On 13 April Macedonia will go to the polls to elect a new president. The top two contenders will compete against each other in a second round on 27 April. Four candidates are in the race to become Macedonia’s largely symbolic Head of State. On 27 April, Macedonian’s will also vote for parliament in the early general elections. The general elections are considered more important as they will determine who will become the most powerful person in the country, the Prime Minister.
None of the four presidential candidates is expected to gain an absolute majority in the first round on 13 April. After five years in office, incumbent President Gjorge Ivanov is aiming at a second term. Ivanov runs for the ruling conservative Christian Democratic, Nationalistic, VMRO DPMNE party and leads in the polls. Observers criticize his indiscriminate support for the government, agreeing to all government policies. Reflecting on his past five years in office Ivanov said: “I have given the utmost of myself, as I was aware of the expectations and responsibilities, and of what it means in such times to hold this responsible position”.
Ivanov’s primary adversary is the opposition Social Democratic Union (SDSM) Stevo Pendarovski. Pandarovski pledged to use the presidency to confront “violations of human rights, the apparent destruction of democracy, the robbery of our homeland and the widening divisions within the country.” Observers say he is a pragmatic politician who believes the future of Macedonia lies in a strategic partnership with NATO and the EU.
The two other candidates, Ilja Halimi of the opposition Democratic Party of the Albanians (DPA) and Zoran Popovski of the Civil Option for Macedonia (GROM), also take part. Halimi has been deputy speaker of Parliament and is the only ethnic Albanian running for President.
A failed campaign?
According to election monitors from CIVIL, Center for Freedom, some political parties continue to misuse public funds and resources for election activities. The non-governmental organization CIVIL reported bribery on Wednesday 9 April. Also CIVIL accused the political parties for campaigning at schools, which has been prohibited. The ruling coalition had been accused before of irregularities when it forced civil servants to vote on them in exchange for job security in 2011. NGO’s provide the most domestic election monitors for the duration of the election.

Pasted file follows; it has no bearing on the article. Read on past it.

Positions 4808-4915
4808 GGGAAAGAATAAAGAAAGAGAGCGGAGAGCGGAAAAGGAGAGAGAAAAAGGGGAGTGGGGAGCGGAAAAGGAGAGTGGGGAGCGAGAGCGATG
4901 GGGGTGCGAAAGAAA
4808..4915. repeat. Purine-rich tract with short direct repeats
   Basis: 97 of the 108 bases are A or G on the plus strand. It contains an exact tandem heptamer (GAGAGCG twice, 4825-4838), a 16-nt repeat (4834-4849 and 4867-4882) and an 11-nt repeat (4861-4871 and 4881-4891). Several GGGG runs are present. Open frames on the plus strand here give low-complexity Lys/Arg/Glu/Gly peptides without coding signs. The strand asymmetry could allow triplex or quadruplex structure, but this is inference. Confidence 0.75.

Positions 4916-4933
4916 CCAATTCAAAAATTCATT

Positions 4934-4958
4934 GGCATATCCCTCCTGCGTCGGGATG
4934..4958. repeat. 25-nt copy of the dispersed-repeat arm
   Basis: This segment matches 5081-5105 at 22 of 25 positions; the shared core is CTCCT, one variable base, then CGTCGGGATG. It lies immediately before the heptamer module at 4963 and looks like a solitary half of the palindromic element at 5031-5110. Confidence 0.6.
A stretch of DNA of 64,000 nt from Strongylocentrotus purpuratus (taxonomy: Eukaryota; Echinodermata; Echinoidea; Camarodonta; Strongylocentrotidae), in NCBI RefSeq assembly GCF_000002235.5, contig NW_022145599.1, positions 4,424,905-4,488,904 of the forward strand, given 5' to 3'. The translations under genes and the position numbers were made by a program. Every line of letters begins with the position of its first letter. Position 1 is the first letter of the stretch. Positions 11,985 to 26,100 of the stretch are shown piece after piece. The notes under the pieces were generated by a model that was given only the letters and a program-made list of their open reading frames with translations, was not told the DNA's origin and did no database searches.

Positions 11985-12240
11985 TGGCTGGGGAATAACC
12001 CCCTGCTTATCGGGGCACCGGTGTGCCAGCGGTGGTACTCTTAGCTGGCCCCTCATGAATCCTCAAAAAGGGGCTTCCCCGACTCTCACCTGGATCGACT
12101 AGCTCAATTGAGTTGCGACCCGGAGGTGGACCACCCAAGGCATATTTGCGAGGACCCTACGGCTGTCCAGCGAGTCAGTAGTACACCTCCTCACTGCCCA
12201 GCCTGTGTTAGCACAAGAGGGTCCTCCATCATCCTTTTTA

Also, a long awaited televised Presidential debate on 5 April turned out to be a disappointment. All four candidates took part in the debate on a whole range of issues, including the Name-dispute with Greece, the faltering accession talks with the EU and NATO, the democratic deficit and human rights. Observers claimed these issues to be the most important topics of the campaign.
Communications expert Marko Trosanovski said: “the debate did not live up to expectations. The candidates did not use their opportunities to respond during the first few questions, which was unacceptable, especially for the candidates challenging the current head of state”. Another analyst, Jove Kekenovski, said: “It was monotonous and did not stir interest among people. The journalist failed to inspire the candidates who were fairly courteous to each other, not letting a real debate take place”.
Expectations about the televised debate where high as it was the first time incumbent president Ivanov faced his main challenger Pendarovski. Politicians of the ruling party had been avoiding direct televised debates since the general elections of 2006.
Voting will start Saturday 13 April with the second round of the presidential elations, as well as the general elections, to follow on 27 April. Ivanov and Pendarovski are likely to compete in the second round. If the opposition Pendarovski manages to get the Albanian vote, he might have a chance to win the elections. It is very unlikely that the large Albanian minority in Macedonia (around 35%) will vote for Ivanov as they do not feel represented by him.
Sources: Balkan Inside I, Balkan Inside II, Balkan Inside III, Sophia Globe, Turkish Weekly.
Author: Koen Migchelbrink